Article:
Following an appearance at last year’s Transatlantic Sessions folk phenomenon Rhiannon Giddens makes a welcome return to the Sage Gateshead to close out her current UK tour.
Tonight the North Carolina based multi-award winning singer-songwriter, fiddler and banjo player extraordinaire portrays the many different facets of her artistry whilst delivering a set which largely focuses on her latest album Freedom Highway.
Giddens is joined on stage by a formidable six-piece ensemble; the majority of which also featured on the record.
Throughout the course of the evening, it feels like with each number Rhiannon Giddens takes the show in a different direction. From the blistering rhythmic instrumental banjo tune “Following the North Star”, through to the Cajun Dewey Balfa cover “Newport Waltz” or the soulful RnB number “Underneath the Harlem Moon” no stone is left unturned.
One of the characteristics which sets the great singer-songwriters apart from the rest is their storytelling ability and this is something which Giddens has in spades. Particularly during tracks like the powerful civil war tale “At the Purchaser’s Option” or the traditional African-American folktale-inspired “We Could Fly”. During the latter of which Rhiannon’s sensational voice is reminiscent of the iconic folk troubadour Joan Baez.
Frequently throughout her 90 minute set Rhiannon pays homage to artists who have inspired her. She comments that when you can see over the wall it’s because you are standing on somebody else’s shoulders. One of the many highlights of the show is Gidden’s spellbinding take on Odetta’s “Waterboy”; her powerful voice fills this acoustically perfect room at the Sage Gateshead.
Giddens also pays tribute to the legendary Aretha Franklin who she regards as ‘the best singer on the planet’. Again Rhiannon does not hold back for one moment during her take on the incredibly soulful “Do Right Woman Do Right Man”.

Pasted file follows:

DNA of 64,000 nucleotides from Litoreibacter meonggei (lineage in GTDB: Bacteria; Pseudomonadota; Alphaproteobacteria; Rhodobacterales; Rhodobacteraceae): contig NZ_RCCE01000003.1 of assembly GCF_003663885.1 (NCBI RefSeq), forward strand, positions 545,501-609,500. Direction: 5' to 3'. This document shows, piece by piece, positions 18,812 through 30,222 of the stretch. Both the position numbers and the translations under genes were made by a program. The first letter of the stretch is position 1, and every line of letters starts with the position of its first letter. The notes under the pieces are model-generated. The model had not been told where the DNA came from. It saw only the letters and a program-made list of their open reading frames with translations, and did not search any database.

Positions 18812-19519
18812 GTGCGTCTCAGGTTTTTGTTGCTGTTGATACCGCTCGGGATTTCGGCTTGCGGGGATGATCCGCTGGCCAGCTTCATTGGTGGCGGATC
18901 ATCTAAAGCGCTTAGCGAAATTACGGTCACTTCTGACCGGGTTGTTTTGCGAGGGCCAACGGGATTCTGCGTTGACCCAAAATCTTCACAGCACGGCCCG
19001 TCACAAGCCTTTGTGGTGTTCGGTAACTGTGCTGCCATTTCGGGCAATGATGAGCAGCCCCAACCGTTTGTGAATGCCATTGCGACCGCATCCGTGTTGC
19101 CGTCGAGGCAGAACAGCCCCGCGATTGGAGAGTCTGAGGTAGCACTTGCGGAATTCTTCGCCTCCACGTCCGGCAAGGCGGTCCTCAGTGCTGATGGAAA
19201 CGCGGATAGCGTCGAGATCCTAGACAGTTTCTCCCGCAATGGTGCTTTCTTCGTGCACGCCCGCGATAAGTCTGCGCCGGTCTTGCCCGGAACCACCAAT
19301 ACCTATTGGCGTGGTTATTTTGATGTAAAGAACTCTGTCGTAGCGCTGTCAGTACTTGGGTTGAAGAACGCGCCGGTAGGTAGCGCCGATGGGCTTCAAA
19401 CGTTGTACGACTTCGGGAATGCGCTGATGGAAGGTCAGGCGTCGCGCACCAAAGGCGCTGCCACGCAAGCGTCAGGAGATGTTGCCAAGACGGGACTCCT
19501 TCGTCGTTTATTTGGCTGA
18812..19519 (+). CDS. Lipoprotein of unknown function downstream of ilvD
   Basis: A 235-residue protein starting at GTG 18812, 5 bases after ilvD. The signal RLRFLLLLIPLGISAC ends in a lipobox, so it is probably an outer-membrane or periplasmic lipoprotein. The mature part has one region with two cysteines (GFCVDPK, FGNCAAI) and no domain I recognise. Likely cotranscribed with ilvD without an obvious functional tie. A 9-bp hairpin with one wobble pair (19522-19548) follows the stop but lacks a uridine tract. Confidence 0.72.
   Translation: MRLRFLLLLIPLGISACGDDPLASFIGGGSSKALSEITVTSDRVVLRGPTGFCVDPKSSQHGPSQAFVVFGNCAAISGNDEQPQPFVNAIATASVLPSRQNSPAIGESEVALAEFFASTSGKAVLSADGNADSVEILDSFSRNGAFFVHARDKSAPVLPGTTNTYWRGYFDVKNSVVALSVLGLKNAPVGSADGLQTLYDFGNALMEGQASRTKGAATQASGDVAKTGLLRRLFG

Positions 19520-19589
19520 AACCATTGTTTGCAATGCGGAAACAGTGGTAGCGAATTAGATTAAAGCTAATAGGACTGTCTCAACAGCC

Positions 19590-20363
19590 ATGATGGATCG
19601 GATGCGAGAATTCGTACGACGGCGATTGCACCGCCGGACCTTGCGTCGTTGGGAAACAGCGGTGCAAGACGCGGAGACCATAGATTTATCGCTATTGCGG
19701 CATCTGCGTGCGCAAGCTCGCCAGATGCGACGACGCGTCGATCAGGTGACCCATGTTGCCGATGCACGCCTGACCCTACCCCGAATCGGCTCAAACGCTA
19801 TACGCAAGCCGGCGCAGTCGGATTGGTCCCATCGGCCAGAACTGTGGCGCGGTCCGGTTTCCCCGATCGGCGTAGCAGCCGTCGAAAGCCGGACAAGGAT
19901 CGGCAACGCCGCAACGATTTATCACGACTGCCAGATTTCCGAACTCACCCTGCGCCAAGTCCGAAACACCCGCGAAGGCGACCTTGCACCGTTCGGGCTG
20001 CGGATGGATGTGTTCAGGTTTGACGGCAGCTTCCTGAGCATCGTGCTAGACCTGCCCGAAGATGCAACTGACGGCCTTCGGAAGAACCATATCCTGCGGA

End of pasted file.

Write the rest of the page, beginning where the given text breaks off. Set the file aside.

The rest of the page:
Although Rhiannon Giddens flies the flag high for traditional music, she also brings her sound right up to date with the huge sounding contemporary number “Better Get It Right First Time”, which is infused in places with the hip-hop freestyle vocals of rapper Justin Harrington.
Giddens closes out her main set with a Pop Staple’s cover and the title track to her current album “Freedom Highway”. Rhiannon frequently uses social commentary to tell the stories that need to be told, and prior to this final track, she discusses the current political situation in the US.
Rhiannon Giddens leaves the stage to a standing ovation from the Tyneside faithful; the entire room up on their feet as whoops of appreciation resonate throughout the Sage Gateshead.
Returning to the stage for a well-deserved encore Giddens jokes that they had prepared something earlier just in case this happened. During the final chapter of this musical tour de force, Rhiannon delivers a pair of breathtaking Sister Rosetta Tharpe covers. She insists that if you don’t know about Sister Rosetta Tharp then Google her, but for this musically educated audience these songs need no introduction.
Giddens closes out the show with a medley of Tharpe’s gospel-tinged blues numbers “Lonesome Road” and “Up Above My Head”, which are segued together seamlessly. The latter of which also sees the audience getting involved with some call and response; the crowd hangs on every word.
Throughout the course of the evening, Rhiannon Giddens traverses a vast musical landscape, her sound is genre-defying and truly timeless. Giddens continues to keep traditional folk music alive whilst at the same time proving that she can turn her hand to anything and do it all well.
Event Date: 28-Nov-2017